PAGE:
Agent fined for starving stock

Agent fined for starving stock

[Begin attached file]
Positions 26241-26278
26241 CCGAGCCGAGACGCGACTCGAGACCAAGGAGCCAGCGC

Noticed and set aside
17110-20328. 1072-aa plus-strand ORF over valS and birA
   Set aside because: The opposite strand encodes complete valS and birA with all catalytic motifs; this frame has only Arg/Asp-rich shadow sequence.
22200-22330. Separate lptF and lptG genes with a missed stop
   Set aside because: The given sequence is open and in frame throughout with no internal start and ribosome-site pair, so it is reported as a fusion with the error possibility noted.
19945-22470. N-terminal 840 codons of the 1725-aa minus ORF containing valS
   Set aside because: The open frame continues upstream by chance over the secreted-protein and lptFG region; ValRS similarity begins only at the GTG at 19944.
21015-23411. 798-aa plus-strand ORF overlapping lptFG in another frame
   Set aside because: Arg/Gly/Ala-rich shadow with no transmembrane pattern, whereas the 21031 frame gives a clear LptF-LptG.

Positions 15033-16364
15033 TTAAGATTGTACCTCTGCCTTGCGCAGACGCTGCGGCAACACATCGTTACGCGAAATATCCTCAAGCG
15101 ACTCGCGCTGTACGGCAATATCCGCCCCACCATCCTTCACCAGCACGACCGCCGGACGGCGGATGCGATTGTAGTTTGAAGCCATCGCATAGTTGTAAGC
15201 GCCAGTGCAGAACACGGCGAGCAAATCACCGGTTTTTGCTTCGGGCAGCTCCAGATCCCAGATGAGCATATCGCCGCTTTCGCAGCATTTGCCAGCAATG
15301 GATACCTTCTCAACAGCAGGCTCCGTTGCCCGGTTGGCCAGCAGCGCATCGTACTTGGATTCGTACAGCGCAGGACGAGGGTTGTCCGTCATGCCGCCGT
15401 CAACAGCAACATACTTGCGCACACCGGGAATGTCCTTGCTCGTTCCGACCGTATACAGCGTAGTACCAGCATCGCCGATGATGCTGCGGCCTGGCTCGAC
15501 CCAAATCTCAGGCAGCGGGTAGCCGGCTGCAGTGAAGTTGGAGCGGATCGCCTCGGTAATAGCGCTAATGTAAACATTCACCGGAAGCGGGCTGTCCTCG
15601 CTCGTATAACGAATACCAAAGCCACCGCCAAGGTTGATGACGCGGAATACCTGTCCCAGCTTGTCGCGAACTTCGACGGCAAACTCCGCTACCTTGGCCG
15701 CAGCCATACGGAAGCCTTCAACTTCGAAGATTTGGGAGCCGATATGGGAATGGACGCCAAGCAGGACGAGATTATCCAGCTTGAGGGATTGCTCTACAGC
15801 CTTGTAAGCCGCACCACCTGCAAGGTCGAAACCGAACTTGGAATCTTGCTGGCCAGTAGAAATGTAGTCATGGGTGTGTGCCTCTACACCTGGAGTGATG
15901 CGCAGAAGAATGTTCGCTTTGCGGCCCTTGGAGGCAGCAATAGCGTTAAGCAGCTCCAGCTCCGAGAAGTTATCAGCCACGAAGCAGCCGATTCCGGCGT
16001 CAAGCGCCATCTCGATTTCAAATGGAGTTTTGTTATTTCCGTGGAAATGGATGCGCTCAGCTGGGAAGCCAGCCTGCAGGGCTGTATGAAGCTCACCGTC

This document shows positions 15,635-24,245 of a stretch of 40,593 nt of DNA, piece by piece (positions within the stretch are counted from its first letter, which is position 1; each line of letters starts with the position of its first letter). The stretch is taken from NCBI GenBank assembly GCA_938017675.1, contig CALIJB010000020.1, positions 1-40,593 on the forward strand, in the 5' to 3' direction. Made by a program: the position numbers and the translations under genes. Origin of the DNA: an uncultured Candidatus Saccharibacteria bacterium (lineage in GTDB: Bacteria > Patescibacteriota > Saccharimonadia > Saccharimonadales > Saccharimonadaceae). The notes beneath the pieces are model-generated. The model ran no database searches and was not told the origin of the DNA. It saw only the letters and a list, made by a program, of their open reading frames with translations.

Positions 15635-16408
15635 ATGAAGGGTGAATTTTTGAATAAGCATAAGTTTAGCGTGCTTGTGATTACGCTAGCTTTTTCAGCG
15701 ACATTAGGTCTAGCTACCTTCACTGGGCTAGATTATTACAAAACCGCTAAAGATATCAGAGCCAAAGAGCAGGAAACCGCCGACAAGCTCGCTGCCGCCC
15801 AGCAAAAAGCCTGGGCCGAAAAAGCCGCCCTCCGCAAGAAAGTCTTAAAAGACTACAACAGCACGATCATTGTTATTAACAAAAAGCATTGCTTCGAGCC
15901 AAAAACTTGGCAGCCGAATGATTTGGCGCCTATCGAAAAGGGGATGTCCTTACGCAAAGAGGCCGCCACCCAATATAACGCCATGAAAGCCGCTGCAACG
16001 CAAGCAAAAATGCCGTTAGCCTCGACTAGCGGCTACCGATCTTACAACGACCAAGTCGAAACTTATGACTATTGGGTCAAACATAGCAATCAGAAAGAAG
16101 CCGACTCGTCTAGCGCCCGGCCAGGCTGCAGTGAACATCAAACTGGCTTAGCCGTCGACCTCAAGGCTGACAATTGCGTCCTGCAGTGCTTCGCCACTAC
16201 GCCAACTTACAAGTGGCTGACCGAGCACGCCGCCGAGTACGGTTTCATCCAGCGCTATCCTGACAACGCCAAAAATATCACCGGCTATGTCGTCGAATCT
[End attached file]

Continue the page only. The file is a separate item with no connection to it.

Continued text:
A PGG Wrightson livestock manager and auctioneer has been fined $11,000 and ordered to pay $9000 in vet and investigations costs for leaving more than 1400 sheep to starve. Stock agent Neville William Clark, 46, pleaded guilty on Monday to leaving 250 sheep, 1100 lambs and 120 in-lamb ewes on a 412ha forest block just south of Gisborne reports Stuff. Those not already dead were worm- ridden, weak and emaciated. Dozens of the animals were euthanased. Judge Adeane said Clark was a first-time offender, and there was no suggestion he was "willfully cruel for the sake of cruelty. Rather he has fallen short of good [farming] standards". An Agriculture and Forestry Ministry statement of facts presented to Gisborne District Court this week said the land could not possibly have provided enough feed for the animals. Exactly how many sheep had died was unclear, with 600 unaccounted for, believed to have died in inaccessible areas of the forest. "Numerous" sheep were found dead along tracks. Just over 300 were believed to have escaped to neighbouring properties. The rest, believed to be about 350, were rescued from the block. An autopsy on one of the euthanased sheep showed the only thing in its stomach was "the mud it had eaten in an attempt to stay alive". The statement said: "The defendant's conduct during this entire investigation has been such that he has shown little concern and empathy towards his animals". "The conduct in this case is substantially worsened by the defendant's leadership position and role as a livestock manager and stud stock auctioneer for New Zealand's largest stock and station firm, PGG Wrightson."  PGG Wrightson's East Coast regional manager, Tom Mowat, confirmed that Clark still worked for the firm, but "internal measures" had been taken. He was no longer a livestock manager as a result of the court case, but had been retained as a livestock representative and auctioneer.

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